Since the beginning of time military commanders have been notorious
for advocating for their particular branches of service regardless
of what make the best sense strategically. Until the Wright brothers
invented the motor-powered airplane, such epic internal battles
were fought between the Army and the Navy
(and Marines). Heading into World War II, many top brass
associated with the flying arms of the services argued for a separate
Air Force that was not under the auspices of any land-based forces.
Lt. Comdr. Lincoln, a retired naval man at the time, lays out his
case for why air maneuvers should remain within the command of the
Navy as well as of the Air Force. We now know how that challenge
eventually played out with the Navy still retaining its own air
operations and the Army having yielded, for the most part
(except helicopters and a few close support
airplanes), to the Air Force.
The Case Against an Independent Air Force
In September Flying Aces, Arch Whitehouse wrote that "We Must
Build An Independent Air Force!" and gave many poignant arguments
for it. And here is presented the other side of that important controversial
issue, by a man who also should know.
by Lieut. Comdr. Preston S. Lincoln, U.S.N.R. (Ret.)
Britain's R.A.F. is a separate unit, but Commander
Lincoln believes that such an organization is unnecessary here.
He states that because our problems are different from those in
Europe there is no reason for taking the Naval and Army air services
away from the branches they serve.
What follows is wholly the writer's personal opinion, and in
no way assumes to speak officially for either the Army or the Navy.
When mobs fight ashore or afloat, they follow no rules except
to hit the first head that is handy; and while war between trained
forces on land, sea, or in the air may be a "roughhouse," it is
carried on according to certain rules which come under the heading
of Strategy. All useful military, naval, or air force operations
have a purpose, determined by Strategic considerations and conducted
by methods which are called Tactics.
Before undertaking any operation, War Colleges teach their students
to make a detailed estimate of the situation - that is, what has
to be done, what forces are available to do it, what the enemy is
likely to have to oppose us, and what he is likely to do, and what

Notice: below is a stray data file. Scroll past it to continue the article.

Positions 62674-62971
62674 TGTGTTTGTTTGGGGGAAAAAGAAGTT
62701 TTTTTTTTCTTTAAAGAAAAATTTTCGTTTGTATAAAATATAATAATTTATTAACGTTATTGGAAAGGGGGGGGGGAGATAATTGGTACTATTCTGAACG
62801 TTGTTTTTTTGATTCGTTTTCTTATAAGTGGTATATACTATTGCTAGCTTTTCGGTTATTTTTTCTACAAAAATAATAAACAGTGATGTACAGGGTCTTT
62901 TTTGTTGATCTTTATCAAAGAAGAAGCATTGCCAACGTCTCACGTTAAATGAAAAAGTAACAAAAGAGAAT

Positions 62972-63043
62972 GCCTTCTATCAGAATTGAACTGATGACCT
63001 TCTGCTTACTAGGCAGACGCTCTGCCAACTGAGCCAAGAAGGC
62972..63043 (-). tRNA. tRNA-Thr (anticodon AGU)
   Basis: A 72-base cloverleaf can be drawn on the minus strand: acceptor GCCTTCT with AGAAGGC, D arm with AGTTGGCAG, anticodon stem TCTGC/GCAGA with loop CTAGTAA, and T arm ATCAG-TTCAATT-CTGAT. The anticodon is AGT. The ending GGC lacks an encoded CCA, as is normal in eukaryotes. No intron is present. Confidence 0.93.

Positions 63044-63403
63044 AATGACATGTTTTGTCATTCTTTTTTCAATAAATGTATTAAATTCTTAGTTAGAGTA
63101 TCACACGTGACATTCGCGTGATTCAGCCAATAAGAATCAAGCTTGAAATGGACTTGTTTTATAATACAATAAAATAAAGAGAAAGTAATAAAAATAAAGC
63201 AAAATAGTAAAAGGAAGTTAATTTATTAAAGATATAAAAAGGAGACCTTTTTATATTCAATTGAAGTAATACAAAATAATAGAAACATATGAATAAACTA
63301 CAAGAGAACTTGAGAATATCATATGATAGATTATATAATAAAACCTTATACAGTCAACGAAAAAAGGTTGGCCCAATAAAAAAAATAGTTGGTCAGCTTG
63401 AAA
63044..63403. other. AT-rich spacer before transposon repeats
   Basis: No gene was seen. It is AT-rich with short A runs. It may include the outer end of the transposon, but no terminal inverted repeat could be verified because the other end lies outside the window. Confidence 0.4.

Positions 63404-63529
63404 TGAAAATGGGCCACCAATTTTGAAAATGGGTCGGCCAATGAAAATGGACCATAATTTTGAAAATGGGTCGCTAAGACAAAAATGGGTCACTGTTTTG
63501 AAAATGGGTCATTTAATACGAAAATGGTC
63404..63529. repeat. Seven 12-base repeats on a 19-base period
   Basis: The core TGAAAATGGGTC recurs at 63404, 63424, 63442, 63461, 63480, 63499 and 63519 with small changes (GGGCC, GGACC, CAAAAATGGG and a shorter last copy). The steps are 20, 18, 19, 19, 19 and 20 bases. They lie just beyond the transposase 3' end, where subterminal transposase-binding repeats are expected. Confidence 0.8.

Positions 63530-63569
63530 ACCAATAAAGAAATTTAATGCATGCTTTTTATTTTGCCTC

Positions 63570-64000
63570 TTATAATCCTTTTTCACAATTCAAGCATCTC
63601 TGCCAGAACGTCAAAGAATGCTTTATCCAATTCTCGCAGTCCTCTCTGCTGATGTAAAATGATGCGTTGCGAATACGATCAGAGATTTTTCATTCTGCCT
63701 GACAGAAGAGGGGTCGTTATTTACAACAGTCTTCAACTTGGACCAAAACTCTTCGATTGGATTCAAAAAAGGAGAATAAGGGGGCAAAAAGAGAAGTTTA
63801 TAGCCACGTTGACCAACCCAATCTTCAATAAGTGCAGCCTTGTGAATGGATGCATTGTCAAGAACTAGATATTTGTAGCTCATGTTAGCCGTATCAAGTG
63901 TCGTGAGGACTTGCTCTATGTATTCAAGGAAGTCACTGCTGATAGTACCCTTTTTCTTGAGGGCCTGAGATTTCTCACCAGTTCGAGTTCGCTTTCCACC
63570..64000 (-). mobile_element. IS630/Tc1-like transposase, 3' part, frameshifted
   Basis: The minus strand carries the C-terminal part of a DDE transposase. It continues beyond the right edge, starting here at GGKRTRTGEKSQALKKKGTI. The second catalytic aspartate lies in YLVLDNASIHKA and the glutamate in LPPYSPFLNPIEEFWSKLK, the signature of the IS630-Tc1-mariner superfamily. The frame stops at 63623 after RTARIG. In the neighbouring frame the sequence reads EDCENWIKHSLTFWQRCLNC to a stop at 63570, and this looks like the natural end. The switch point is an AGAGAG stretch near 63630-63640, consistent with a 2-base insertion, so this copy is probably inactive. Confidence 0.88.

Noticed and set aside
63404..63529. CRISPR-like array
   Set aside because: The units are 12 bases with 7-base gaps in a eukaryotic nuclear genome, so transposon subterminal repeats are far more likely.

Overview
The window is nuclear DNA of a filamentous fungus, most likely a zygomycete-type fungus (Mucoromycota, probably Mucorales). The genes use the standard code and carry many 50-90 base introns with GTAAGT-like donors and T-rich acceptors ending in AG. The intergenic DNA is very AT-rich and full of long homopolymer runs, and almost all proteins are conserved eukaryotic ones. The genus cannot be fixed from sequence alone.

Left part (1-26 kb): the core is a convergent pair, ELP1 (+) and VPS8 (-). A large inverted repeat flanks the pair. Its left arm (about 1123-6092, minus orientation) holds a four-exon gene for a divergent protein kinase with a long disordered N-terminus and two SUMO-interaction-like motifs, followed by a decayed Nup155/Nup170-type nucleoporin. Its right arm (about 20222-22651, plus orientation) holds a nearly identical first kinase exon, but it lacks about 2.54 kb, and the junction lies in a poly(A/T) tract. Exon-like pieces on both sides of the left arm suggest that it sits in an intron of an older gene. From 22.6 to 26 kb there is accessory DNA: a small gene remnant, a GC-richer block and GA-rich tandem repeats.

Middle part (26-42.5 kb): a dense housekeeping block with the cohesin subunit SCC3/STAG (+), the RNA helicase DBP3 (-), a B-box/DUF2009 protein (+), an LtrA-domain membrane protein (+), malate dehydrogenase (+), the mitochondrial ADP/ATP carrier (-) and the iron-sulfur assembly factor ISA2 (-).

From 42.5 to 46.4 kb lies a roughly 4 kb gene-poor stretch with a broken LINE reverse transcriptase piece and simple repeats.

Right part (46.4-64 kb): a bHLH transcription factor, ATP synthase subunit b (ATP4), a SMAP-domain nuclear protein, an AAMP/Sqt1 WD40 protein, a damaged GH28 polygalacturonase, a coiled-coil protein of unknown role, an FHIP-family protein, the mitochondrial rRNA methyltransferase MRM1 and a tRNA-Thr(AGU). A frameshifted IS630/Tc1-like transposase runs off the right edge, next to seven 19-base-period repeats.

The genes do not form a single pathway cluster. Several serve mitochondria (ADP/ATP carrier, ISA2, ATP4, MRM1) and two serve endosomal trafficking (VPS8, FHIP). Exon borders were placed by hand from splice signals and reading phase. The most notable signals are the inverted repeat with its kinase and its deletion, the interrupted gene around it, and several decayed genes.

is our best plan for overcoming him and accomplishing our mission.
In other words, every skillful commander tries to get the whole
picture in mind, so that all forces engaged shall cooperate better.
When infantry, cavalry, and artillery have to work together,
or with air forces or ship, Unity of Command is vitally necessary
and very hard to get, but it is the secret of success in all operations
between forces of different kinds. This has been the secret of German
success in working air and ground forces together. To get unity,
Hitler required ground force officers who looked for promotion to
fly as observers or pilots. Moreover, all German aviators have to
be trained soldiers or seamen first and the German General Staff
and ground force commanding officers give orders to air units in
the field, instead of the Luftwaffe officers running the show.
To claim that our Air Service should direct ground or sea operations
would be a case of the tail trying to wag the dog, even if we eventually
attain an air strength of 50,000 planes. Also, until we have made
good on our preparedness problem, it would seem wiser not to create
further confusion by organizing an Independent Air Force. It is
unfortunately hard enough now to attain Army-Navy cooperation for
joint operations because the two services have so, few chances of
training together. To make the Air Service independent of both would
not merely treble the difficulty of joint action; it would make
it almost impossible to secure.
To make such a radical change in our military-naval organization
would endanger our national defence for at least a year, while the
new set-up was getting shaken down, and give Hitler a wonderful
chance to strike while our forces were disorganized. A poor organization
efficiently used is more successful than a fine organization that
is not in condition for efficient use.
Furthermore, an Independent Air Force would involve more overhead
in buildings, duplication of existing Army and Navy medical, accounting-supply,
and design-inspection facilities, and inevitable complications and
friction over problems of design and training between the new Air
Force and the Army and Navy. All the advantages of such a force
can be secured by concentrating the combat, ground-strafing, and
bombing planes of the Army in a Headquarters Air Force and bringing
the scouting and artillery-spotting planes into closer liaison with
the ground troops they serve. Naval Aviation, however, should be
left in the Navy.
The Navy is most assuredly our first-line of defence, and its
air forces are a vital part of its present strength and efficiency.
To put its air personnel and equipment under the command and administration
of another Department violates one of the most fundamental principles
of Strategy. Aviation personnel operating with the Navy must be